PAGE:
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Can baking your own bread save you cash?

Picture: AP

In a fit of domesticity, I recently dug out our old breadmaker and began inflicting rock-hard loaves on my long-suffering family. Fortunately my baking efforts improved and the bread is now edible and quite tasty.
 
But I was interested to see if baking my own bread is saving us money. My husband is still smug that his home brewing is saving us a fortune, and I wanted to know if I could boast similar savings.

We pay £1.49 for an 800g seeded brown loaf and we usually get through two a week. Over a year, that’s almost £155. So how edible are home-made loaves and how much do they cost?

The taste

At the risk of sounding smug, my breadmaker-made bread is delicious. It took a couple of weeks to get it right – early attempts were so heavy that even ducks refused it. But now we’re routinely setting a loaf to cook at night and coming downstairs in the morning to newly baked bread.

We’ve started adding seeds to the mix and, while the bread isn’t as fluffy as shop-bought, we aren’t hankering after Hovis anymore.

Although at first we used ready-mixed kits, we’re now baking loaves of bread from scratch using flour, yeast, water and a little butter.

The savings

A shop-bought bread mix costs us 80p, and it takes about three of those a week to keep us in toast and sandwiches, because there are no preservatives. If you don’t eat the bread fast then it goes stale.

That’s a cost of £2.40, compared to £2.99 for the two 800g loaves we normally buy.

Our saving of 69p a week adds up to just under £39 a year – hardly a vast sum. However, a larger family eating bread at lunch and breakfast, and getting through four shop-bought loaves of bread a week would potentially save close to £80 a year.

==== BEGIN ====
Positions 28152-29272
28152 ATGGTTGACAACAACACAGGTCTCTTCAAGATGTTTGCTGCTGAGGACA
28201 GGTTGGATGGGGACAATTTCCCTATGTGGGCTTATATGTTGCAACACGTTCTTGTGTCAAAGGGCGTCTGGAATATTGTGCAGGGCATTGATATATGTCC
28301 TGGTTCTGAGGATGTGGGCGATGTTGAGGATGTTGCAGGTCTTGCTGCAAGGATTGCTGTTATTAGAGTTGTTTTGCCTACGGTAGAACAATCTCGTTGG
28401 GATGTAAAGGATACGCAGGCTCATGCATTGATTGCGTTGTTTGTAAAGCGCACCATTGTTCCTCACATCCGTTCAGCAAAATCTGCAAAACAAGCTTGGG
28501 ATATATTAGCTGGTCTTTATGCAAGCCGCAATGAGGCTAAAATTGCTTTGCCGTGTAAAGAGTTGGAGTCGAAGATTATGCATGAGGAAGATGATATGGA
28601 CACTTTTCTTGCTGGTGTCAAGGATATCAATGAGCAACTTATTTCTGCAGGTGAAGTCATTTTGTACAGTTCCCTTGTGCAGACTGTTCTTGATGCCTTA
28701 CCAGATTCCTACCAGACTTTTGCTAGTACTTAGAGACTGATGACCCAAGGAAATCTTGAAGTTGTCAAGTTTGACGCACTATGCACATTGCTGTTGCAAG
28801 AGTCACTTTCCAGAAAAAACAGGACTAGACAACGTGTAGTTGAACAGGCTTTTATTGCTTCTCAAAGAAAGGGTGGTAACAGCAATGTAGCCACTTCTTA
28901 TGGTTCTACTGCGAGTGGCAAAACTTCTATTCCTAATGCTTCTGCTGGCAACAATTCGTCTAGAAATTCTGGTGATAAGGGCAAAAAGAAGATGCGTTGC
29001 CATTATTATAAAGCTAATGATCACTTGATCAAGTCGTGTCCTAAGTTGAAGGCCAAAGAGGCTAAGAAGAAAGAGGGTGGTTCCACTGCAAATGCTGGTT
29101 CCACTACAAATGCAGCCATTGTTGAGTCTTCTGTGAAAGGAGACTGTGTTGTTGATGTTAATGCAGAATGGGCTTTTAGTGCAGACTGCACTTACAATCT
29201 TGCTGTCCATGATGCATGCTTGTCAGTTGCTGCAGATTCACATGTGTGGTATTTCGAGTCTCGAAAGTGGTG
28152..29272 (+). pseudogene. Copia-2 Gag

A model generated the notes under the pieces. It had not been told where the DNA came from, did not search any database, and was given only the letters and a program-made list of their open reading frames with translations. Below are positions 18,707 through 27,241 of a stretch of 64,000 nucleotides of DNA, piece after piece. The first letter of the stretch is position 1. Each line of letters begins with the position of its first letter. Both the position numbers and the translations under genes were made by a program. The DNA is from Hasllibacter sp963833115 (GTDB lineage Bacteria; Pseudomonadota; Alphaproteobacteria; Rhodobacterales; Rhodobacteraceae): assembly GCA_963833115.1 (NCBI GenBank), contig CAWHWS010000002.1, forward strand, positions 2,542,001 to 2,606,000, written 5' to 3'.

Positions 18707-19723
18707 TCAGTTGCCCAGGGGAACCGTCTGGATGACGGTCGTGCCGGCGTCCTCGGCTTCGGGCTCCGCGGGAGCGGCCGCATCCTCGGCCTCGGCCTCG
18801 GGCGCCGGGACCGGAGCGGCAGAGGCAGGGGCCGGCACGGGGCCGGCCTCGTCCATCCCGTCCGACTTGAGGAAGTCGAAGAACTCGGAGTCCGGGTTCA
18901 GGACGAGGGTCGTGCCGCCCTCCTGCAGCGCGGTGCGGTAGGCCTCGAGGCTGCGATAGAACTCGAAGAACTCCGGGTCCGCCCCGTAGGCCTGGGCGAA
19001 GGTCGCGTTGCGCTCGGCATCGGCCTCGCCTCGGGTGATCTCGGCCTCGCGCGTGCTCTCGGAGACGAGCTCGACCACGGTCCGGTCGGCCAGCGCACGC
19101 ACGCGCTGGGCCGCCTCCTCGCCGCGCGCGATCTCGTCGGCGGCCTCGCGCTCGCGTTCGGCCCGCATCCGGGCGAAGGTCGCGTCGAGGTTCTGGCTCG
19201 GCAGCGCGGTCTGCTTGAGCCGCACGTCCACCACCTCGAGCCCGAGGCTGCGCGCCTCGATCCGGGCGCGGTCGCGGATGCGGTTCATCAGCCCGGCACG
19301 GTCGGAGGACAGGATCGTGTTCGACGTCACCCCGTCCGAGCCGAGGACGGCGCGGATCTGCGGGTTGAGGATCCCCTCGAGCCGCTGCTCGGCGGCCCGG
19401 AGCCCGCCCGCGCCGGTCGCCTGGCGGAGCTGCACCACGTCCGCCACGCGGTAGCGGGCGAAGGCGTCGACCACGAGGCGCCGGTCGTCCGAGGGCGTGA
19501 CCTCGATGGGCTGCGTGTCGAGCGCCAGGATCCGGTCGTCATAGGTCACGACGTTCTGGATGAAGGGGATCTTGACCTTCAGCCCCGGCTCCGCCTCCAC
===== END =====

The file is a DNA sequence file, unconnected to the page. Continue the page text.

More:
Since we started making it from scratch, we’re saving a bit more. We’re using 500g of strong brown bread flour, which costs us £1 for 1.5kg. So that’s about 33p a loaf for the flour. Then we buy eight sachets of fast-action yeast for 87p, adding 11p to each loaf. 40g of butter adds about 22p meaning a grand total of about 66p.

That means a saving of almost £87 if we kept it up for a year. It might not be a vast amount spread over 52 weeks, but thanks to the breadmaker it doesn’t take up much time.

Of course, if you’re routinely buying the very cheapest economy white bread then you probably wouldn’t save any money at all.


The cost of bread makers

We were lucky enough to get a breadmaker for Christmas. But if you are considering investing in one, shop around.

Prices online range from £34 to £339.44 – with a full range in between. You can buy a highly rated mid-range maker for just under £70.

I don’t know how long breadmakers live, but say it lasted three years before you replaced it that’s an extra £23.33 a year. That would cut the small savings available even further.

Be a baker without a maker

Although I love baking cakes, baking an edible loaf is actually much harder. A breadmaker simplifies the whole process; you just bung the ingredients in and it’s taken care of for you.

There’s no kneading, no leavening and no ‘massaging the mixture until it looks like breadcrumbs’. You pop it in, press the right buttons and three hours later you have bread.

But I reluctantly put my breadmaker away and made dough the old-fashioned way, following this recipe. To my surprise, the bread was actually even better; crusty on the outside and soft on the inside – perfect with just a spread of butter.


Is it really worth it?

Making your own bread is undeniably more inconvenient than picking up a ready-made loaf in the supermarket. Unless your household eats quite a considerable amount of bread, the savings are quite small.

However, the bread can be very tasty and I’m happy to be feeding my family fewer preservatives. I’m also keen to try baking pricier options like olive bread or focaccias, which would make my savings far more impressive.

Do you make your own bread? Is that to save money or for another reason? Is the potential money you could save worth the effort? Have your say using the comments below.